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The Travails of Air Travel

I'm sitting in the Munich, Germany airport writing this, en route from the U.S. to Serbia. This trip, like every trip to one degree or another, leaves me with less than a positive attitude toward airlines.

On the long, boring flight from Washington Dulles to Munich, I found myself reflecting on the differences between air travel then and now. I suppose when you reach a certain age, those kinds of comparisons become both increasingly common and increasingly critical. Sometimes those are just expressions of yearning for the "good old days" that probably never were. Not in this case, I think.

The first time I left the ground on an aircraft was in an Ozark Airlines DC-3, like the one in the photo. That was in 1962, after I had finished basic training in Missouri (another tale of hell on earth) and was returning to Texas for a couple of weeks of leave. As a teenager excited to finally be flying, it was a great experience. Two years later I would be in training to be an Army pilot, and in later years I flew all over the world in just about every kind of airliner, not to mention flying a couple of dozen types of helicopters and airplanes as a pilot.

(This is yet another story, but I don't recommend Air Armenia or Air Namibia if you're flying from Moscow to Yerevan or South Africa to Botswana, even though the staff are more friendly.)

As far as airlines are concerned, from my perspective things have gotten steadily worse. There was more room for each passenger in the past, and flying was taken as a more serious social activity. Everyone dressed well, with men wearing suits or jackets and ties. And the stewardesses were happy, attractive young women living an envied life of travel and adventure. That was before we all learned that they were being oppressed by the male power structure, which they hadn't been aware of. Now we have female and male "flight attendants," some of them older and a bit angry, others hypersensitive drama queens.

There are also the ubiquitous security checks these days, of course. Since young Muslim men took to hijacking aircraft and flying them into buildings, we all have to be checked for explosives and weapons before boarding an airliner. I've gone through these shoeless exercises as many as five times to get from Europe to the U.S., along with grey-haired grannies who are no more likely to hijack an airplane than I am. But we have to check everyone equally, you see, lest someone think we're focusing more on the people who might actually harbor nefarious intent.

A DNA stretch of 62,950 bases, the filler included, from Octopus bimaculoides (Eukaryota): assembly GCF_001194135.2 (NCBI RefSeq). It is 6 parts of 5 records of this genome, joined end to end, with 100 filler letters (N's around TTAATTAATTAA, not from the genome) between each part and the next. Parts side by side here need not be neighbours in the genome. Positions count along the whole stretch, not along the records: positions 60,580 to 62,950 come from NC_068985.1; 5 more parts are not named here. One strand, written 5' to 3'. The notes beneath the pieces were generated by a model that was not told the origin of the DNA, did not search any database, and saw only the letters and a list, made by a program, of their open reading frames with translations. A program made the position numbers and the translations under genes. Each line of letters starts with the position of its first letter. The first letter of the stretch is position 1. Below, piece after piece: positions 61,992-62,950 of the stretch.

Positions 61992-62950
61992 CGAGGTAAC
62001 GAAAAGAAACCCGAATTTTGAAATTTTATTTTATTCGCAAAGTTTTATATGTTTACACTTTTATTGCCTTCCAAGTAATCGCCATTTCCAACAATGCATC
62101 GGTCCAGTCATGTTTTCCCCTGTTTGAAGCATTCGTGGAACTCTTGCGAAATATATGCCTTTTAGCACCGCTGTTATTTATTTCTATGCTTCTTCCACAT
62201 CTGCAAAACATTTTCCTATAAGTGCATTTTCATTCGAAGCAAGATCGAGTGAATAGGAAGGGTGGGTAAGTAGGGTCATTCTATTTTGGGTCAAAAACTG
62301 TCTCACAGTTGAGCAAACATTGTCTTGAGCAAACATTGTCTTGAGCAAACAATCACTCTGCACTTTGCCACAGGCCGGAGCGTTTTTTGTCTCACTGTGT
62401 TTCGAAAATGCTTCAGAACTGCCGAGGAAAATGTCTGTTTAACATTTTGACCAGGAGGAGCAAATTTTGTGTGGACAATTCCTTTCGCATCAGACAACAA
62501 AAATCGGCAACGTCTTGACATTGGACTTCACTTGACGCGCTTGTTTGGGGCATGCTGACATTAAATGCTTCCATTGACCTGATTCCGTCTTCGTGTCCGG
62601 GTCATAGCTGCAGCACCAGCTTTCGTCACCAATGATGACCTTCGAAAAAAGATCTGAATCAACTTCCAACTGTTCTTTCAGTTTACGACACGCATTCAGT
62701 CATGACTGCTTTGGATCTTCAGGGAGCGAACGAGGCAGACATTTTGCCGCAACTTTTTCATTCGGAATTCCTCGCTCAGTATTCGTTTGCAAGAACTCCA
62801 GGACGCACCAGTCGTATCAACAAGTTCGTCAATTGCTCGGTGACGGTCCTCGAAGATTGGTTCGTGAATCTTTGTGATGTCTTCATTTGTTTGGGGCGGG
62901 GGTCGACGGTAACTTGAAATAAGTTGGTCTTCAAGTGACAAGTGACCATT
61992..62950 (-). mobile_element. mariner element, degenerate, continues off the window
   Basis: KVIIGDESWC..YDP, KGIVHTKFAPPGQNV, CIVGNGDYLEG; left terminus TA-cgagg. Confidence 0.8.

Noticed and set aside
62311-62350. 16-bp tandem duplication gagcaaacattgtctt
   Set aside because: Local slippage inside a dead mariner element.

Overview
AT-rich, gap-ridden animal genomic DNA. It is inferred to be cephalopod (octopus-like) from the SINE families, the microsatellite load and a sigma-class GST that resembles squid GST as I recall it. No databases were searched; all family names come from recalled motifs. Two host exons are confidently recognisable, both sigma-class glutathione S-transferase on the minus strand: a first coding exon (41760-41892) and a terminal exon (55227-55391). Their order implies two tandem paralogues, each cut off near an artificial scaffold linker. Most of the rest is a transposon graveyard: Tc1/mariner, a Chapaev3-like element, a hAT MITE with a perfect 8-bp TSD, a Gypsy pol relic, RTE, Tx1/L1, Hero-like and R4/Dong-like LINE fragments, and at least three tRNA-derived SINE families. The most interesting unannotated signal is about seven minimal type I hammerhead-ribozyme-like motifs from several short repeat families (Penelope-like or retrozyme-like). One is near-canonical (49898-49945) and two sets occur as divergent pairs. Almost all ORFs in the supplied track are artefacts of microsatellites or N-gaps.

The flight over the ocean this time was on a United Airlines Boeing 777, another of those flying barns where the cattle (I'm sorry -- the passengers) are crowded in as tight as possible. That's to maximize revenue, of course, and it appears that no thought at all is given to passenger comfort. There's very little leg room, and the distance from the end of my nose to the back of the seat in front of me (with both seats in the "upright position") was about 16 inches. To make it worse, every seat in the barn had a butt in it. Under those conditions, even an astronaut would be claustrophobic. I have to report, however, that United offered me a better economy class seat with more room for an extra $97. Any questions about what they're up to?

I normally fly on Lufthansa because of where I am and the availability of flights. Some of those flights are on United or other airlines because they code-share and are part of the Star Alliance, a bunch of airlines that have gotten together to maximize revenue (always their prime goal) and to make life difficult and confusing for passengers. So, you never know what airline you'll be on for some part of your travel. On this trip, however, I bought my ticket from United Airlines (a mistake I won't make again).

While I was in the U.S., I attempted several times to change seat assignments so that I and a companion would be seated together on each flight. Try calling United Airlines on the phone. Just try it. After several failed attempts in which each call took at least 15 minutes of punching numbers and talking to a computer working its way through endless menus, I finally managed to talk to a human being. Turns out they can deal with seat assignments only on their aircraft. For the other Star Alliance flights, you have to call each airline. So much for the "alliance." The seats had to be changed at check-in, so late that the seats on the longest flight weren't very satisfactory.

All things considered, I think I'd prefer to take a ship across the ocean, if I ever have the time. I've never done that, though, and it might be just as bad.

All I can tell you for certain is that if you have a choice while traveling in Europe, fly Lufthansa (or some other European airline). You'll get a little more space, better service, easier access to someone with a pulse on the phone, and flight attendants who aren't quite as surly and apparently less oppressed.

(This article was also published at Opinion Forum.)